ingenie launches Parent Manifesto for learner drivers

Last week, ingenie announced its Parent Manifesto, a robust series of activities that aims to educate parents on how to get more involved when their child is learning to drive, in order to complement the learning process and promote safer driving amongst young people. The manifesto will be made up of five stages released over the next few months – with each stage aiming to educate parents on another way they can help their child drive safely and save money.

The first of those, First Gear, encourages parents to be aware of just how influential they can be on their child’s driving style, before their child is even old enough to start lessons. ingenie surveyed one thousand 10 to 16-year-olds on their parents’ driving habits, and filmed 10-year-old James and 13-year-old Tania to investigate the driving behaviour they have learned from their parents.

When asked to do an impression of his dad driving, James talks on his mobile phone and then beeps the horn aggressively and shouts out the window, seemingly intimidating other drivers. Meanwhile, Tania says when her mum is driving: “She’s putting her lipstick on, looking at her phone.” Both sets of parents, who were watching the live interview, expressed their shock at their kids’ impression of their conduct and how much they were taking in on journeys. The full interview can be found here:

Richard King, ingenie CEO, said: “The results reveal that we are teaching children bad driving habits long before they start lessons and subsequently pass their test. Parents need to understand the importance of setting a good example behind the wheel and be aware of the amount of information that children absorb. How we drive as parents ultimately influences how safely our children will drive in the future.”

The next four gears in the Parent Manifesto will be released over the coming months – bringing to life ingenie’s advice to parents:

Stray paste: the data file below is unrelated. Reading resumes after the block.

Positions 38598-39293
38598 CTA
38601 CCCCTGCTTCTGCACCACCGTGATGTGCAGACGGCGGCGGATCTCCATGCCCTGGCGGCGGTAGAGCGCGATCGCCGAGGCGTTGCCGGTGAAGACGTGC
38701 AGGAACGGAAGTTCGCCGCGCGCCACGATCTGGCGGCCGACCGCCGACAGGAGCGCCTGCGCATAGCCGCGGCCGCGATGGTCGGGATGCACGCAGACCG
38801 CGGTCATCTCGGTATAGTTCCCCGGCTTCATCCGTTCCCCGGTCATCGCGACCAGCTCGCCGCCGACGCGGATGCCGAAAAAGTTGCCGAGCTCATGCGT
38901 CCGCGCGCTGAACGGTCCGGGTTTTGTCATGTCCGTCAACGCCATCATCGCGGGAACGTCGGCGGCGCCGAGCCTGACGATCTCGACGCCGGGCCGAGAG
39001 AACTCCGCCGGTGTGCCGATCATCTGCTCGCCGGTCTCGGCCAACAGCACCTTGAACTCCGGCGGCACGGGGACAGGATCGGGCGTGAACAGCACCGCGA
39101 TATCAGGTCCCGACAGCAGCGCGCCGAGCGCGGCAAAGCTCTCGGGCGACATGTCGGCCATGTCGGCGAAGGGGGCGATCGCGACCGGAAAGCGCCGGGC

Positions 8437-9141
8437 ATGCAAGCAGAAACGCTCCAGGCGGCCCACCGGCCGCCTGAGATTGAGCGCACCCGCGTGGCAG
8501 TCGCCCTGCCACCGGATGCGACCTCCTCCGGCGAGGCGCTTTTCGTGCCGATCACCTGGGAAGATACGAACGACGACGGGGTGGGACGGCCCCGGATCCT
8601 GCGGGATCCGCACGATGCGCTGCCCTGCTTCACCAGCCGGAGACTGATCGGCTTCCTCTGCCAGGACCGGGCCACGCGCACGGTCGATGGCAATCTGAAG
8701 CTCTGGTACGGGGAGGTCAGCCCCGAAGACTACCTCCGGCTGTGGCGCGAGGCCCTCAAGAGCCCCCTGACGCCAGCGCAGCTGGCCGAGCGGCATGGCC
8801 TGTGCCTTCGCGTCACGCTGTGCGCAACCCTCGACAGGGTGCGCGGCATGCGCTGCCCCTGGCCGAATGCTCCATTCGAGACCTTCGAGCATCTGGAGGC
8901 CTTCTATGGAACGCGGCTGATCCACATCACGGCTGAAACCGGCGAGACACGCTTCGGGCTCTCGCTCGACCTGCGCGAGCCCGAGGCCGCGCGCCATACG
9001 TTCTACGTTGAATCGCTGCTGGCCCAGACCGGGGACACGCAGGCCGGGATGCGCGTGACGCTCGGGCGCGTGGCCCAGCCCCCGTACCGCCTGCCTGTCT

Parent Manifesto – Five Gears

First Gear: Demonstrate good road safety and attitude in your own driving, even while children are small.

Second Gear: Begin talking about road safety early and start hazard perception brain training before teenagers turn 17. 

Third Gear: Be involved in choosing the right driving instructor. Parents should be part of a team: learner, instructor and parent. 

Fourth Gear: Help with private practice to provide real-life experience of driving at different times of day, in traffic and in poor weather. It takes an average of 47 hours of lessons and 20 hours of private practice to pass.

Fifth Gear: Keep up the conversation about road safety beyond the test pass. Telematics, or black box insurance, monitors driving trends and provides regular driving feedback, in turn rewarding good driving by reducing the cost of insurance. 

The aim of the Parent Manifesto is to educate parents on how important they are in the learning process. This belief is also supported by the Driving Standards Agency, which has stated that the average learner now needs around 47 hours with an instructor and a further 20 hours’ additional practice on the roads – where a parent’s input is vital.

For more information about ingenie’s Parent Manifesto, visit